Twenty-first century skills: Are they just the same old story?

This article was published in a slightly different form in Intrepid News 18 June 2021. There is something insidious about pushing schools to change so they can prepare students for jobs that do not yet exist, for problem-solving to address threats to productivity, or for new business models with geographically and culturally distributed workforces. There [...]

Student Pathways into Curriculum: Chaotic or Empowering?

This article was originally published in Intrepid Ed News on 4 June 2021. We justify our need for a set curriculum by invoking our responsibility to prepare students for the future, expose them to ideas that will make them respectable well-rounded citizens, and equip them with skills to help them succeed in their adult lives. [...]

How Could Ethics Guide a New Purpose for Education?

This article was originally published on 21 May 2021 in Intrepid Ed News. Every once in a while, a report comes out from a behemoth transnational organization that rings alarm bells, warning us about how the education system is not equipping young minds to meet the challenges of tomorrow. A lengthy document outlines the skills [...]

Will androids replace teachers? Maybe, if we keep focusing purely on content knowledge.

This is a satire and a warning. I do not advocate replacing humans with androids… though maybe in some classrooms it would be a good idea. A few months ago I wrote a piece on how a teacher’s job is to teach themselves out of a job. The concept is pretty simple: a teacher should [...]

Trying to measure learning is absurd because there is no dualism between the student and the world

"When we measure something we are forcing an undetermined, undefined world to assume an experimental value. We are not 'measuring' the world, we are creating it." —Niels Bohr, recipient of the 1922 Nobel Prize in Physics and contributor to our understanding of quantum theory. Last week, I led a staff workshop to launch a new [...]

Incubators in Schools to Unleash Potential Creative Energies

What if schools were places where learners could explore their interests and produce objects, ideas, and initiatives that made impact in the community? What if schools encouraged learners to build networks of mentors and non-age dependent peers and contribute to writing organic, personalized curricula centered around intent, not content? What if students could evidence their [...]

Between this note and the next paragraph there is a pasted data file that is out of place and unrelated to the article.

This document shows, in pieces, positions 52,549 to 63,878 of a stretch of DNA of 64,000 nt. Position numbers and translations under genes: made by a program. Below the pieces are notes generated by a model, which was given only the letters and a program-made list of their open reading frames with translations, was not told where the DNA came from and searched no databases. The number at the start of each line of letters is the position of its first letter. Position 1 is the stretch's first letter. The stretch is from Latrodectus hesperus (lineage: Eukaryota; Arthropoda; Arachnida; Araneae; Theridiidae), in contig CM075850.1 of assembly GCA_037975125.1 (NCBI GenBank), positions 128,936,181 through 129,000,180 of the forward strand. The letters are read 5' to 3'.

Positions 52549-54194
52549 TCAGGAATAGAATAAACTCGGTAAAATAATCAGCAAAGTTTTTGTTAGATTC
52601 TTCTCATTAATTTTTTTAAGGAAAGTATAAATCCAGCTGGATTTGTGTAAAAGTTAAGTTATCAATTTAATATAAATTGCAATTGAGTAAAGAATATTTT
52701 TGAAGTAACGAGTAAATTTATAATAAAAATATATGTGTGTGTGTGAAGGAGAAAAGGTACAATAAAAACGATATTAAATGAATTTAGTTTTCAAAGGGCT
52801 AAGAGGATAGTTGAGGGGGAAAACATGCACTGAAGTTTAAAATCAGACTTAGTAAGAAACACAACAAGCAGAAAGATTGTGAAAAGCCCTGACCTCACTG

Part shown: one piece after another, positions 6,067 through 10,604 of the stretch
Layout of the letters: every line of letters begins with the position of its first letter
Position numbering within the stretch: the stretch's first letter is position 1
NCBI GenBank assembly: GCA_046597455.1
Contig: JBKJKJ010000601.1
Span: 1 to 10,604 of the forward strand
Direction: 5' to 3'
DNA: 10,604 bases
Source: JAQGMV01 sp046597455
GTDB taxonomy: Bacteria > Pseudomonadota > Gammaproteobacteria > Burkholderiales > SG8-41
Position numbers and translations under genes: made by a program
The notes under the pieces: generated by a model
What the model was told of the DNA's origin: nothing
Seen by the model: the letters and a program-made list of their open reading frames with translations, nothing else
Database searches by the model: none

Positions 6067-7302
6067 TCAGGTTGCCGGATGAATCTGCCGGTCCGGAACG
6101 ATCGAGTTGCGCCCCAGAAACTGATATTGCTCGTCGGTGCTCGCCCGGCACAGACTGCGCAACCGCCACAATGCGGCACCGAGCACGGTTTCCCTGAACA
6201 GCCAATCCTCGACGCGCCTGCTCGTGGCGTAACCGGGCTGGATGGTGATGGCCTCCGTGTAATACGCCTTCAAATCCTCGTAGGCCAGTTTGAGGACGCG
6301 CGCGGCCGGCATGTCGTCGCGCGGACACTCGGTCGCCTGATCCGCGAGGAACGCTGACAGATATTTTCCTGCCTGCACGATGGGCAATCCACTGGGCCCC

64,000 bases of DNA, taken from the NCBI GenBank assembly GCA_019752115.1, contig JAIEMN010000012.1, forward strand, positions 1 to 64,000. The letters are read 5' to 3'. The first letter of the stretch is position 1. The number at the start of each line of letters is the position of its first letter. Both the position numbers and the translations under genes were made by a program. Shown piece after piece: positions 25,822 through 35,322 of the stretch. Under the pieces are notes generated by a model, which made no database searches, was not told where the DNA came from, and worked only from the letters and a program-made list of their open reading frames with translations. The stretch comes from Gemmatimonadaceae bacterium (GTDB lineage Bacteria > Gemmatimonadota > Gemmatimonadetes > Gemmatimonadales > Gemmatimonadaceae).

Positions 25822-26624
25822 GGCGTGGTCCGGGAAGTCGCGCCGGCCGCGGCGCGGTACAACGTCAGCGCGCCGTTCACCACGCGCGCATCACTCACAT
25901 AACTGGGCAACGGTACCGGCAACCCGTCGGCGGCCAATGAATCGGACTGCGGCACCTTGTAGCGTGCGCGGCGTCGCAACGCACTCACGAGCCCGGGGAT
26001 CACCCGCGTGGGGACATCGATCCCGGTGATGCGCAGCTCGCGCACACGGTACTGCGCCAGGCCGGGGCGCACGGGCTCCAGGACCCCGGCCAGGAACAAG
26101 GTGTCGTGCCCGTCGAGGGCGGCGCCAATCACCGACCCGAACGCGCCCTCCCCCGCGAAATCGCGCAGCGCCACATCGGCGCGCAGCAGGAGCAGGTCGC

Our Job is to Teach Ourselves out of a Job

My family and I are going through a pretty challenging situation right now. I’ve learned to stay upbeat, be empathetic, and roll with the punches, and the past seven months have brought me a deeper understanding of my role as a parent and educator. While I could tell the narrative of the latest impasse here [...]

Personalization Requires Equity and an Agile Approach

I am one of the hundreds of millions of people who could not have imagined in August 2019 that their lives would be so shaken fewer than twelve months later. The personal and socio-economic devastation has been catastrophic, though there may be hope that this situation will expose the inadequacies, inequalities, and injustices of a [...]

Lessons from Lockdown: What MasterChef teaches us about exceptionality

During this period of lockdown, our family, like many other families, has experienced a shift in lifestyle. Saudi Arabia has largely been under 24-hour confinement and we haven’t left our compound in nine weeks. Finding ways to keep our bodies, minds and spirits engaged and buoyant is increasingly challenging. Add to this another common problem: [...]

Flipping the Flipped Classroom

I find it puzzling how the “flipped classroom” is so often presented as a new groundbreaking and transformative idea, with the potential to unlock the power of formative assessment and personalized learning. I am not suggesting that exposing students to the material at home and then practicing what they learned in class can’t be useful [...]

Homework May Be the Biggest Impediment to Learning

I am feeling quite a bit of anxiety, stress, and confusion as I type these words and my feelings have nothing to do with COVID, well, not directly anyway. I am tense because it is mid-afternoon and my son Nico hasn’t started on his school remote learning modules. He tells me he will and I [...]

This is the Chance for our Kids to Write their Own Curriculum

The silver lining around the coronavirus pandemic is that there is sense of coming together amongst people from all parts of the world and this has translated into efforts to support, help, and listen to one another. Social media is full of messages from educators sharing or asking for ideas and resources to meet the [...]

For (Deeper) Learning to Occur, Students Need to Know Why They’re Learning Something

If ever we ask a student "why do you need to know this?" and he doesn't know (or can't come up with anything more than "for the test"), we need to stop and re-think what went wrong, no matter what the child's age. If the student doesn't know why they're "learning" something, they probably can't [...]